Chimamanda Adichie is someone I look forward to meeting one day. I first learnt about her work in 2007. A colleague mentioned a great book she was reading and asked whether I had read it. I said no, so she gave me her copy to read. That book was Half of a Yellow Sun. I could not get enough of it and noticed that many commuters in London were reading it too. I quickly bought its predecessor, Purple Hibiscus, which was also a literary feast. Since then I have read all her books. Chimamanda is African, but she is a writer and thought leader for the world. I have no doubt that her work serves as a window into Africa for business leaders on every continent. She has told us why we should all be feminists – in our own context. The greatest lesson from her that I apply to business is that a single story is dangerous. I believe we cannot view people and therefore business through a pre-defined lens of success. The metrics of business success have to be contextual and we should look beyond limiting yardsticks such as short-term profitability. I believe it is an approach that businesses around the world must consider if they are to truly create inclusive workplaces.
Chinwe Esimai is the chief anti-corruption and bribery officer at Citi. With her training in law, she is laser-focused on ensuring that the firm’s business is protected. I was fascinated to meet a woman who talked with clarity and certainty about the impact of preparation on her career. Chinwe talked about the importance of being her authentic self as an African woman in global business. I don’t think it is lost on her that as a Nigerian, many would not consider her the right candidate for the role. Maybe, as Chimamanda says, it is dangerous to look at people through a single lens. I learnt from Chinwe that it is fine to embrace all that I am as an African woman and present that to the world. We do not have to edit who we are – our intelligence and skill are enriched by the power of our experiences.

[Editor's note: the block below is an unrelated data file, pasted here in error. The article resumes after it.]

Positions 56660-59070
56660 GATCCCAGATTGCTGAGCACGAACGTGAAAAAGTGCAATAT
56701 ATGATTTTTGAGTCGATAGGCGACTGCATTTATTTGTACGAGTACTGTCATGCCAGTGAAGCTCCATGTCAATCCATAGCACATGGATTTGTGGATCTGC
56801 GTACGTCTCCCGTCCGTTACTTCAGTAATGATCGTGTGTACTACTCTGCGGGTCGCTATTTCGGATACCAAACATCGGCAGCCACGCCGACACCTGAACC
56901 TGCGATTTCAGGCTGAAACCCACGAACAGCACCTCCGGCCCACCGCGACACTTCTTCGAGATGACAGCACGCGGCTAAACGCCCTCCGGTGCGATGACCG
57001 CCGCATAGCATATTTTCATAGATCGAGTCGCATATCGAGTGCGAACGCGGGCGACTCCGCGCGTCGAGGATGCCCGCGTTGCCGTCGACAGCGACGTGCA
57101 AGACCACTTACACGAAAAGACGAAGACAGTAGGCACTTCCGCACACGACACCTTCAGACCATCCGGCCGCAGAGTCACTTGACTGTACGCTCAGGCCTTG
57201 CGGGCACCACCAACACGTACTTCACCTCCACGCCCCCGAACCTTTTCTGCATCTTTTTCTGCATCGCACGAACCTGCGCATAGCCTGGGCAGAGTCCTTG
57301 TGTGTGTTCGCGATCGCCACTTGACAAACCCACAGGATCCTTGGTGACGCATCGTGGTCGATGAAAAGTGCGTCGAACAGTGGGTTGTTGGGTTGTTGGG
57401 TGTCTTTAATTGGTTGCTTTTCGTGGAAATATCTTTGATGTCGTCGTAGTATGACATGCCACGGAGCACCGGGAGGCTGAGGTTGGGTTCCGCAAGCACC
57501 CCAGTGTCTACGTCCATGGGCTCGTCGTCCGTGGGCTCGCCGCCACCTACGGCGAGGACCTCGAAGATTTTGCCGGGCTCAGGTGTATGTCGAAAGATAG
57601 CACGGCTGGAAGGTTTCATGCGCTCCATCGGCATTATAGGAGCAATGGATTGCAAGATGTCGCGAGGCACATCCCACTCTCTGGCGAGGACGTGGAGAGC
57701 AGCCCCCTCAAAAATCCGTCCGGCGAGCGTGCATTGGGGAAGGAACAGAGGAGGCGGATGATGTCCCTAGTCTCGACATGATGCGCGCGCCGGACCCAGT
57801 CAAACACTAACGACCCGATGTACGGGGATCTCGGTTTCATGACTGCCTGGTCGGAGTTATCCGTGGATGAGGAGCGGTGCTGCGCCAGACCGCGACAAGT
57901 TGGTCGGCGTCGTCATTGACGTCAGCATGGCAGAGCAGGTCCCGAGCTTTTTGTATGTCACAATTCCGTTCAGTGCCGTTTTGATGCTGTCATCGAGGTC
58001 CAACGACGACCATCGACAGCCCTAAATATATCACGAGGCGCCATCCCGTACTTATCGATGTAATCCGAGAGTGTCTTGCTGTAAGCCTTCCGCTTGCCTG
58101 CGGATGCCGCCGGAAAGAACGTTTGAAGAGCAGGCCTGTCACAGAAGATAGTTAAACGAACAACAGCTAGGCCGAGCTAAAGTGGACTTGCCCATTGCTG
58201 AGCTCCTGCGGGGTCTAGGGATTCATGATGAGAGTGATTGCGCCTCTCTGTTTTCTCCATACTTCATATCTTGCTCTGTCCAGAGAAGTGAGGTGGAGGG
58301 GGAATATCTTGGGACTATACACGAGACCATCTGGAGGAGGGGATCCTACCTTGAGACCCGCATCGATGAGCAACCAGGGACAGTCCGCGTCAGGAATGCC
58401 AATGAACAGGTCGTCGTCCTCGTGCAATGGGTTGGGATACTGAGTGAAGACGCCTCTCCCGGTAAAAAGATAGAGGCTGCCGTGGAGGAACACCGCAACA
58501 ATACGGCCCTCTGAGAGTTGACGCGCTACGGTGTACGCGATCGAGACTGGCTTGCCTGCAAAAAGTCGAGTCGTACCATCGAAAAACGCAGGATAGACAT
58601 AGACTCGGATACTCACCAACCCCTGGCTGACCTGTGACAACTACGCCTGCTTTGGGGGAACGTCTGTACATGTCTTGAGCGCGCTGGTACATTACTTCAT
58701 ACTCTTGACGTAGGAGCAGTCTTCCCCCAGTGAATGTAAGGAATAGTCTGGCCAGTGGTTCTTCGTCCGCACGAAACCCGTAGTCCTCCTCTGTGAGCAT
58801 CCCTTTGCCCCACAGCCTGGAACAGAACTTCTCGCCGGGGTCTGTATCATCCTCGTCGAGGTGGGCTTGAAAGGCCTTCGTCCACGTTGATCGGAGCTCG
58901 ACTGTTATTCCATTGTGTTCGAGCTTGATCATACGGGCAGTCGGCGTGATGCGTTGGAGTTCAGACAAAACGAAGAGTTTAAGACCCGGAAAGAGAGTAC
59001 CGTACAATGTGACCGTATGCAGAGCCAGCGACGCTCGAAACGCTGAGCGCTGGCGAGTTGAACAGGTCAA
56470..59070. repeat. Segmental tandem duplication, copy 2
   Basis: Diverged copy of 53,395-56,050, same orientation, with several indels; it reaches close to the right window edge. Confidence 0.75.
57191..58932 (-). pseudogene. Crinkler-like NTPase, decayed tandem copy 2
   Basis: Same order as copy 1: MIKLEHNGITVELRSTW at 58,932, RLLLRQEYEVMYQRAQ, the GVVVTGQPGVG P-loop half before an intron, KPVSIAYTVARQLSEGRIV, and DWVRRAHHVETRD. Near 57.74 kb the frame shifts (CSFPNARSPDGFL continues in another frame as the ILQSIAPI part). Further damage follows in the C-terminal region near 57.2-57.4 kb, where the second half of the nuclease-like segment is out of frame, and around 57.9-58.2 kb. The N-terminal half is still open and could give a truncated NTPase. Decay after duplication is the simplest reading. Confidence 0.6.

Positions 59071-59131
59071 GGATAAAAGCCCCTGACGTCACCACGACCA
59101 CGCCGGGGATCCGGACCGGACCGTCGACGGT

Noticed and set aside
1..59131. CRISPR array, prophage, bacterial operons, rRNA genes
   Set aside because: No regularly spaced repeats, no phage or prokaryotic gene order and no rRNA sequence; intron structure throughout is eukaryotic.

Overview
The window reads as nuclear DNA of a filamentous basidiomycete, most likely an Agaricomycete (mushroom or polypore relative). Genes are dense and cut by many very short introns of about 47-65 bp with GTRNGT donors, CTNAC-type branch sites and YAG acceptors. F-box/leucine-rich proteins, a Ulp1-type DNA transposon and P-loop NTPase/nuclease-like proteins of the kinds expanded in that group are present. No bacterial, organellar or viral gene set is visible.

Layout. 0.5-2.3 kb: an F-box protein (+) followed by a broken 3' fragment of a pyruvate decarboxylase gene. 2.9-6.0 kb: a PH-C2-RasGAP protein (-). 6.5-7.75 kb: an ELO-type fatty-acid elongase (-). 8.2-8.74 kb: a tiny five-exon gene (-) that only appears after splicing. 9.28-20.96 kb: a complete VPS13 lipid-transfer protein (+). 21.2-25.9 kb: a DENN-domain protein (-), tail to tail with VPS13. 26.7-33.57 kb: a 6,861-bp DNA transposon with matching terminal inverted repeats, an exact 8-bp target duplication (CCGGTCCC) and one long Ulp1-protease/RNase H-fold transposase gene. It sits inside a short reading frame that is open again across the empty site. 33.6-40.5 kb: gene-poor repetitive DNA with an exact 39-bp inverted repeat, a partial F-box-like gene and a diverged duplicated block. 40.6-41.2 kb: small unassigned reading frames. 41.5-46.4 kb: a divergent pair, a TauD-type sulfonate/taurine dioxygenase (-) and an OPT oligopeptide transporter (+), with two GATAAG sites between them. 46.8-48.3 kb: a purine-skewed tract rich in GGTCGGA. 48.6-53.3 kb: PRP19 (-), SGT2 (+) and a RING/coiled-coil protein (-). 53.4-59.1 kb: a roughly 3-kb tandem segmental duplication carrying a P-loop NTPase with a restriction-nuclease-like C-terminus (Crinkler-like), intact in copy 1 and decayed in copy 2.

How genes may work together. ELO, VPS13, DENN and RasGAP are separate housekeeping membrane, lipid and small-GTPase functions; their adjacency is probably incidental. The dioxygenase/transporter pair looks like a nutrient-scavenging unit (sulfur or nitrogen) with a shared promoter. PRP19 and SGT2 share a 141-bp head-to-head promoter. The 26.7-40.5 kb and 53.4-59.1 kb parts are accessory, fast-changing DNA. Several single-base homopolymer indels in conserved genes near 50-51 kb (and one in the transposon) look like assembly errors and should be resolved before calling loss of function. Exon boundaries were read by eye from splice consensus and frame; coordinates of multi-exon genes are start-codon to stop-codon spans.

Joyce Aryee represents versatility. She was the first woman to head Ghana’s Chamber of Mines. She was also previously a minister of state in Ghana. Her service to nation building is in both the public and private sectors. Today, she continues to coach and guide business leaders all over the world. Her ability to take her leadership competence from one assignment to the next demonstrates that African business women are are not restricted in what they can successfully engage. I have known Joyce for many years and perhaps the one thing I continue to marvel at is the fact that she still sends me a personal letter every time I take on a new challenge. She demonstrates that African women lead with a strong desire to pull up the next generation of leaders.
These women are just a few of the powerhouses that represent the broader world of African leadership. We must look beyond the headlines that present us with a single version of an entire continent to see the business leaders of the countries that are making progress in creating real African prosperity through its people.
Edited by:Isabelle Laporte